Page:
Disclaimer: The prototype Mezzo Soprano AK100 and AK120 mods I received from Sean Chan were well beat-up. Neither did they run perfectly stably. Mezzo Hifi modded my AK100 free of charge for the purposes of this review. The MZAK120 mod I used for the same month-or-so trail period before deciding that the MZAK100 was THE ONE TO HAVE. In perfectly stable shape, both prototypes reflect the performance of production units. And that is awesome.
Here’s to sanity. Here’s to patience. Here’s to sticking with it. Here’s to the once-Ultimate. Yep, here’s to not throwing out your first-gen iRiver AK100 and 120 players. While not a fan of the original AK100, nor its stick-it-to-the-customer mkii version, I’ve managed to purchase two. I bought them late last year, right before they turned one year old. I’m a sucker like that.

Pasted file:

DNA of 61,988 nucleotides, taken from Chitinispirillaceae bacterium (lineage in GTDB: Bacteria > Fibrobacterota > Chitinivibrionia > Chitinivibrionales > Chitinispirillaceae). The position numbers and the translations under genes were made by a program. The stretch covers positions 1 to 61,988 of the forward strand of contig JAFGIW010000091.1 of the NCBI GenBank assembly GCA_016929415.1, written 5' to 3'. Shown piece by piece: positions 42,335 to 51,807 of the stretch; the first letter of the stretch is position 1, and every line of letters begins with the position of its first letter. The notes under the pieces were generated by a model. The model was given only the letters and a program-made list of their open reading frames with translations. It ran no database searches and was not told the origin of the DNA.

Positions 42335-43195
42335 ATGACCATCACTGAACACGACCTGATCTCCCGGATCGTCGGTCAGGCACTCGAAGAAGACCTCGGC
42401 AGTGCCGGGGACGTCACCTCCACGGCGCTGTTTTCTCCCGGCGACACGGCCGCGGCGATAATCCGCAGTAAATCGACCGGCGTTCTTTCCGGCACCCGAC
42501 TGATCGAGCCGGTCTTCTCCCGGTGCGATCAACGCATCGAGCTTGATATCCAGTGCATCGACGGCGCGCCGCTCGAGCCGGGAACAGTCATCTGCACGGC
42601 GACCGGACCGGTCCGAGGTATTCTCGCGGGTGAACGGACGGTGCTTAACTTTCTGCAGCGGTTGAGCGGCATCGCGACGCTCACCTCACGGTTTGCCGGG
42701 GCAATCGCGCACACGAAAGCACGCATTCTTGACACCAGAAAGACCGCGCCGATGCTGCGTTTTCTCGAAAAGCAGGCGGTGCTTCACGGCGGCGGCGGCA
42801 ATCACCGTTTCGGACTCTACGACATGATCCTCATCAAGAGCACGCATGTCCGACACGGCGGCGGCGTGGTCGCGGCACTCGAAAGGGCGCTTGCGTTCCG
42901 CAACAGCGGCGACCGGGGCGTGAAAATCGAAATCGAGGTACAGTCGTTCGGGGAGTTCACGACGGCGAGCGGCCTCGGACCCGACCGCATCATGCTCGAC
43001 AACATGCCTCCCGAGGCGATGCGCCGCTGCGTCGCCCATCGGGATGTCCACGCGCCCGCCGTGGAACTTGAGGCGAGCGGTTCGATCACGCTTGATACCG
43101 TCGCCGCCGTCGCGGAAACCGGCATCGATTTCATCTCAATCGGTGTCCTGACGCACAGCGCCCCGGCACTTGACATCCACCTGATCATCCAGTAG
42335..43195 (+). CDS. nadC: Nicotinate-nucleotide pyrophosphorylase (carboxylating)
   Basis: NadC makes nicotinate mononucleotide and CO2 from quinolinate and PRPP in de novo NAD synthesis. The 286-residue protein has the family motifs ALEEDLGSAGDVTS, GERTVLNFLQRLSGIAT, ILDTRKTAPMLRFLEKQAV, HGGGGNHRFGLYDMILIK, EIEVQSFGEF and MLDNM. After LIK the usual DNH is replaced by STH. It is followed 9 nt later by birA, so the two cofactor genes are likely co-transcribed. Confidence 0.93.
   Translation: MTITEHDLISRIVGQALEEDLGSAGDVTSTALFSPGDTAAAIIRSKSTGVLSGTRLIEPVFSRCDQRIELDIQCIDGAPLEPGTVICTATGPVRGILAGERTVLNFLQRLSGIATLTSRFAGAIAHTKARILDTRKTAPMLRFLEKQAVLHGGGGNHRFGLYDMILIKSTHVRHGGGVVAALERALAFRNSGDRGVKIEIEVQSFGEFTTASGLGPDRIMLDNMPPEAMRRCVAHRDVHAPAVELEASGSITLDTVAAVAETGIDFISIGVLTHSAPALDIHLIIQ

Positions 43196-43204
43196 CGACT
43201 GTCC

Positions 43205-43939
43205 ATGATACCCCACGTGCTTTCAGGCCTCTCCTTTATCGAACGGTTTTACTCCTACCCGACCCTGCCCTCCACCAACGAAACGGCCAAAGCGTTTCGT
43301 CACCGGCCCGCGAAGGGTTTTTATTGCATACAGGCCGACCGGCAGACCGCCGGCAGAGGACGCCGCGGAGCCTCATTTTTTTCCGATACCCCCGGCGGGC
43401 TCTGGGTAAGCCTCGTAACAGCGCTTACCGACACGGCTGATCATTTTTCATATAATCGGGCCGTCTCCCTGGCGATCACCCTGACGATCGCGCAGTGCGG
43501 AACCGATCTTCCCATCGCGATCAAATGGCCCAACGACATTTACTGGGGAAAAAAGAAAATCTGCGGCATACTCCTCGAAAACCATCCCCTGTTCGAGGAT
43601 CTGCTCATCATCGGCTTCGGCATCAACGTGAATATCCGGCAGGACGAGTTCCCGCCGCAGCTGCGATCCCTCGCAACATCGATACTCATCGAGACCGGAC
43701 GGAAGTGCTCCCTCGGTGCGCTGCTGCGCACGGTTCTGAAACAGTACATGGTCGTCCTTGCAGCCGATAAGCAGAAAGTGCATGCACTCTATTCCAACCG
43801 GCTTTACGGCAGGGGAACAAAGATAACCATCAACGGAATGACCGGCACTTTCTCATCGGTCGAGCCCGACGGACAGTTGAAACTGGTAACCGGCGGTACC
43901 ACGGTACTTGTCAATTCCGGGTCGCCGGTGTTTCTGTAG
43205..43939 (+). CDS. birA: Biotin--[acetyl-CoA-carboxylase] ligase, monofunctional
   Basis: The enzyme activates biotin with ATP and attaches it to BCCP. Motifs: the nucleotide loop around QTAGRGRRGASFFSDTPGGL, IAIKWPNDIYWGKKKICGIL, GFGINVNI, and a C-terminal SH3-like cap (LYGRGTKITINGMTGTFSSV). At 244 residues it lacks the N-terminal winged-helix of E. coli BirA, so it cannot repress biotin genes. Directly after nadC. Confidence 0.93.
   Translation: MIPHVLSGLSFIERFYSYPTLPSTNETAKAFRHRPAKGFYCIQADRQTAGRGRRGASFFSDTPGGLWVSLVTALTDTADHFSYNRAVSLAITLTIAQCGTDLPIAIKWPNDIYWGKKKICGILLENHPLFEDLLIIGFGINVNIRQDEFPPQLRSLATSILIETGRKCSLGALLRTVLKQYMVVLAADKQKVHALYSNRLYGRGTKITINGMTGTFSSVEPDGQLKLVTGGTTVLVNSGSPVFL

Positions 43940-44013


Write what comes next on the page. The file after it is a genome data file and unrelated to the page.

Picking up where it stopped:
But I tend to hang with the performance crowd, and since I’m not keen on high amounts of background noise, I rarely used either player. I was this close (holds up a tweezer between baby thumbs) to selling both.
Enter my personal saint, Headfi’s muscular Sean Chan.
The dude prepared a paper bag stuffed to the brim with various electronic devices while I queued for a meatball sub. The bag changed my life. I divested myself of the sub the following morning.
In the bag were two glue-stained prototypes from Mezzo Hifi. Though dubbed mezzo soprano, they were ugly, unrefined, and inelegant hardware modifications of the original AK100 and AK120. Out of their asses jutted a lit-up plastic switch. They were scratched up and sported glue traces along their flanks.